1. Where have all the FORECLOSURES gone? It has long been a murmur around the real estate world that these banks are sitting on foreclosed homes. Why? Allow me to posit a few theories.

Manpower. The banks are struggling as it is and just don’t have the resources to process the sheer amazing volume of foreclosed homes. It is true that the banks are extremely short-handed, and it may be that they are just trying to get to them. But there is really no rhyme-or-reason to the order of these foreclosures entering the market. It seems like some homes, and even some neighborhoods, are being intentionally neglected.

Another theory is that the banks may be waiting for an upswing in prices before they start putting homes on the market. It stands to reason that the banks would also like to make the most on their properties. Perhaps sitting on certain homes for a few years would be cheaper than putting it on the market now. But banks don’t usually think like that. Like I said, they already got the money back from the insurance. Sure, not all loans are insured, but banks are always quick to write off their losses.

That brings me to the last theory, which seems the most likely to me. It involves the banks controlling the market by controlling inventory levels. Simple supply and demand: The banks are waiting for demand to increase by artificially inflating the demand on homes by employing us agents to do what we do, what we have to do to survive, sell houses. With us out there talking about diminishing inventory levels and the odds of selling fast going up, the banks are watching that consumer confidence needle slowly rise and trickle foreclosures little by little into the economy. The horrifying thing is that people will eventually notice this, and they will be forced to stop, leading to thousands of homes entering the marketplace. A sudden increase in supply means a sudden drop in prices. Kiss goodbye that quick equity you were promised. Speaking of inventory…

  1. The new homebuilders are STILL BUILDING. This is the one that infuriates me the most. Nothing screams corporate greed louder than the homebuilding industry. After single-handedly destroying the economy 5 years ago, they shamelessly downsize and keep doing what they’re doing. Okay, you can keep building on the outskirts of town, but what’s going to happen to the massive inventory of homes in the city? That’s right, parking lots.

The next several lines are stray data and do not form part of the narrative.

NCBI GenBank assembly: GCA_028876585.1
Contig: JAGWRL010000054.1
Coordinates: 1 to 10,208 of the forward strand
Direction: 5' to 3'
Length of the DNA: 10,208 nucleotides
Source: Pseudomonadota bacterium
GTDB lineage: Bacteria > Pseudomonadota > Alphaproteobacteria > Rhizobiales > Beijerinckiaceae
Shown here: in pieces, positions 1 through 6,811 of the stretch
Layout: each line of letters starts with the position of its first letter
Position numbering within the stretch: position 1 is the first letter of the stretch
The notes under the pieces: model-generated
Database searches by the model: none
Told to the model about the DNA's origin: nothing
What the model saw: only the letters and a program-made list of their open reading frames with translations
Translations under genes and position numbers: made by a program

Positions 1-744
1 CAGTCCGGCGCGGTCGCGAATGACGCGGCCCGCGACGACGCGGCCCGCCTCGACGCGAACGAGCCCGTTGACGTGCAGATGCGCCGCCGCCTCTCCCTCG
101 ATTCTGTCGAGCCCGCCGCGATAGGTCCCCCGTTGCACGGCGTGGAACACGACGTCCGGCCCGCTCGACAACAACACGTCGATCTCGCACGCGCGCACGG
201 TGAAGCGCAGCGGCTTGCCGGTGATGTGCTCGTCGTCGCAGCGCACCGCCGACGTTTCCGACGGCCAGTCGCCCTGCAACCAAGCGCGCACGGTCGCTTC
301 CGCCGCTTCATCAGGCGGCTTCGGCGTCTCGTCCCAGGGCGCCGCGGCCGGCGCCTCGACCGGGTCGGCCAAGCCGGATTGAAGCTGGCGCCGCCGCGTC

I guess it is inevitable. Some homes aren’t meant to live older than 50 years. But many beautiful homes are. Brick and mortar homes that can last a very long times will be torn down by these corporations and acres of old neighborhoods will be bulldozed and replaced by cheaply-built matchbook homes. Think I’m paranoid? It is already happening in some cities.

And here’s the crux of it all. Who is buying a large percentage of the homes right now? Investors. These entrepreneurs are seizing an opportunity to cash in on their assets and expand their leasing inventories. Many families are being forced to rent thanks to their credit being shot. And many baby-boomers are kissing their nest eggs goodbye. This is a very sad time.

Well, that’s all my doom and gloom for now. Do me a favor, please, please read everything you can about today’s market. Don’t just take your real estate agent’s word for it. I wish you good luck.

And that’s my giving a damn.


Douglas is a concerned citizen, and practices real estate in the Southwestern region of the United States.